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our in 1867, and placed the prophecy as asealed letter in
the hands of the Mayor of St. Hippolyte.

In 1867 the Cultivators communicated to the mayor
their results. The letter of Pasteur was then opened and
read, and it was found that in twelve out of fourteen cases
there was absolute conformity between his prediction and
the observed fact-s. Many of the groups had perished to-
tally; the others had perished almost totally; and this
was the prediction of Pasteur. In two out of the fourteen
cases, instead of the prophesied destruction, half an aver-
age crop was obtained. Now, the parcels of eggs here re-
ferred to were considered healthy by their owners. They
had been hatched and tended in the firm hope that the la-
bor expended on them would prove remunerative. The appli-
cation of the moth-test for a few minutes in 1866 would
have saved the labor and averted the disappointment. Two
additional parcels of eggs were at the same time submitted
to Pasteur. He pronounced them healthy; and his words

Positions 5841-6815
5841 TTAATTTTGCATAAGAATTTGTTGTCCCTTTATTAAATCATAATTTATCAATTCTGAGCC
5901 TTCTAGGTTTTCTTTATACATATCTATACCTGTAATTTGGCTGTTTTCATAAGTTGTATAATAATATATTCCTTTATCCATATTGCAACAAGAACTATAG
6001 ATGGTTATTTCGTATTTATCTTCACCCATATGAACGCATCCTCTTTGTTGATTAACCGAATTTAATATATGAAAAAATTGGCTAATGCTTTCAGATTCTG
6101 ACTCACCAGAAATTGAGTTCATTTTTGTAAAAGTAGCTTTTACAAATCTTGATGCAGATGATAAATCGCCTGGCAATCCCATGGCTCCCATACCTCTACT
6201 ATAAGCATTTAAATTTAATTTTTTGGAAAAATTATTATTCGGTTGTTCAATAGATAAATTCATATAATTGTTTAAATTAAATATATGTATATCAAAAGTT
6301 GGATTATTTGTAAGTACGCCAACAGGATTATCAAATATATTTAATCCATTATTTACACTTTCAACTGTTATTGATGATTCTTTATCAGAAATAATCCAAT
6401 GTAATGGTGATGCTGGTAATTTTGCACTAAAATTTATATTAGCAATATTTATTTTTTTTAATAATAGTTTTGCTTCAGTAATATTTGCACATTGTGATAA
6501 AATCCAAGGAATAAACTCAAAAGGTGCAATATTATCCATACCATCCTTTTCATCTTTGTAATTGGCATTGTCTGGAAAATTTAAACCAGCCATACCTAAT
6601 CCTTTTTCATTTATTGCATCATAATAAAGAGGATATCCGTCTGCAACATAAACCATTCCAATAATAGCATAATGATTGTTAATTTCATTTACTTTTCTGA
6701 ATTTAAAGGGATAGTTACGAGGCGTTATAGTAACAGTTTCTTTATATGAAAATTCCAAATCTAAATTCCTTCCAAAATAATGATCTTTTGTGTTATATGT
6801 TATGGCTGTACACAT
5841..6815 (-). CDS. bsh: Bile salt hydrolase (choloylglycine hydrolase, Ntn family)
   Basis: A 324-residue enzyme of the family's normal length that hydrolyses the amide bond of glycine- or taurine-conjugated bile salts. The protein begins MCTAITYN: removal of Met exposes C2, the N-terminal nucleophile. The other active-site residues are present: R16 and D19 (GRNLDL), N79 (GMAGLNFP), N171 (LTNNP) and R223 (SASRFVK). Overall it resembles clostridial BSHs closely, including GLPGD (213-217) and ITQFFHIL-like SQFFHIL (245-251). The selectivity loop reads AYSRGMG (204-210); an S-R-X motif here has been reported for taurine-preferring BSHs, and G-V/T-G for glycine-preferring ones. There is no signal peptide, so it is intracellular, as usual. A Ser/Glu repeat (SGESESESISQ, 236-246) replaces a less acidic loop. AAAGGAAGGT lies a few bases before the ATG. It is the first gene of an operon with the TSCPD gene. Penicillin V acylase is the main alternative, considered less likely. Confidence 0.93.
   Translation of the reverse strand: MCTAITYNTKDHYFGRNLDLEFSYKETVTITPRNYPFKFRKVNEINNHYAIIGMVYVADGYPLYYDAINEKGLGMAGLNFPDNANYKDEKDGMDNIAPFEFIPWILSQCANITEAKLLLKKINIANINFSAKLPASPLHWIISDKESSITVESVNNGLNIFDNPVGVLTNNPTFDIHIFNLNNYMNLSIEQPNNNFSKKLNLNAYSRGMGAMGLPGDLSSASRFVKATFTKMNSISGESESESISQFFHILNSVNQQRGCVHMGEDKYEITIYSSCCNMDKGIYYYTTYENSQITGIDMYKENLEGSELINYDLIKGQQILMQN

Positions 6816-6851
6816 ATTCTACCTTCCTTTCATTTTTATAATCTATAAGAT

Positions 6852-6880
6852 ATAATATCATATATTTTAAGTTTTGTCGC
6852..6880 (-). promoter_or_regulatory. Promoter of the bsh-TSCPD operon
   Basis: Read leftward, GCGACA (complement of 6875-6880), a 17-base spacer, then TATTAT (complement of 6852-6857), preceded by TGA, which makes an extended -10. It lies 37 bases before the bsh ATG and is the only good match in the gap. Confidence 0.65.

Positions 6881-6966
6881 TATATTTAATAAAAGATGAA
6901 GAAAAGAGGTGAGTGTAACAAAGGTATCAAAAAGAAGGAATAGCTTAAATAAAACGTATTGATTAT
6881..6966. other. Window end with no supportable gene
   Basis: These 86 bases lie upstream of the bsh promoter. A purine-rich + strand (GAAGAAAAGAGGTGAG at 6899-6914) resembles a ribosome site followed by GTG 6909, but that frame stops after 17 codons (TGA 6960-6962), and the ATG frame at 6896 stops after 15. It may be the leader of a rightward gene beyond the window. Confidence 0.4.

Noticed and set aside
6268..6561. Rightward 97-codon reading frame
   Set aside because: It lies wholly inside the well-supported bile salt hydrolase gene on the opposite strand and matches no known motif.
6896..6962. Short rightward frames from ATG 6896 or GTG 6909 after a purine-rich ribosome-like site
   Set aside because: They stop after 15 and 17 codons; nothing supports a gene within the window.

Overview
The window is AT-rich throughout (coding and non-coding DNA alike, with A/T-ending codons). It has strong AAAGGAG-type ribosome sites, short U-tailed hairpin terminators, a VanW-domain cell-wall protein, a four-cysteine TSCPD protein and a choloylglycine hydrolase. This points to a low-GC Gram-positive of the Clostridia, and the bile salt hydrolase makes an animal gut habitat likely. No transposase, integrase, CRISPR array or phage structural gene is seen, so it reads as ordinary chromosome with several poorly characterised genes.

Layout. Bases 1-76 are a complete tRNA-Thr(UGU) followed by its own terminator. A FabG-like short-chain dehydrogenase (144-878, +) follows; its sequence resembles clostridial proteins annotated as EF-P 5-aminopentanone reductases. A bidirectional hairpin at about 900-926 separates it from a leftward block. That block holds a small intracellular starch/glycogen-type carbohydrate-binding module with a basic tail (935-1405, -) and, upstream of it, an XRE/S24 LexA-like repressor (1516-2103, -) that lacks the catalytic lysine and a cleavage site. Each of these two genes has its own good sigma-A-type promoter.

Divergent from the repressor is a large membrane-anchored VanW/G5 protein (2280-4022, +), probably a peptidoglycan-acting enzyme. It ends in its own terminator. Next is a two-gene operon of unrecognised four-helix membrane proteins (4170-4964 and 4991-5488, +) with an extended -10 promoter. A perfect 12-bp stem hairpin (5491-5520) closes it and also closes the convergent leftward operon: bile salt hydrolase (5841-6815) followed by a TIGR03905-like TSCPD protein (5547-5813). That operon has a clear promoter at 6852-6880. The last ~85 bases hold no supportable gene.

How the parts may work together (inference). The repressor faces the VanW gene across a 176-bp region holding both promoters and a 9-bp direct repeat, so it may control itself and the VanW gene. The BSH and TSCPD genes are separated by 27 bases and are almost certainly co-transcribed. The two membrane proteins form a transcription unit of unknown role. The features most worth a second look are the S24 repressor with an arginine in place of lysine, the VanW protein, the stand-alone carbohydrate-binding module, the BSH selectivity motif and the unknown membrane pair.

were verified by the production of an excellent crop.
Other cases of prophecy still more remarkable, because
more circumstantial, are recorded in Pasteur’s work.

Pasteur subjected the development of the corpuscles to
a searching investigation. With admirable skill and com-
pleteness he examined the various modes by which the
plague is propagated. He obtained perfectly healthy
worms from moths perfectly free from corpuscles, and se-
lecting from them 10, 20, 30, 50, as the case might be, he
introduced into the worms the corpusculous matter. It was
first permitted to accompany the food. Let us take a sin-
gle example out of many. Rubbing up a small corpuscu-
lous worm in water, he smeared the mixture over the mul-
berry-leaves. Assuring himself that the leaves had been
eaten, he watchedthe consequences from day to day. Side
by side with the infected worms he reared their fellows,
keeping them as much as possible out of the way of infec-

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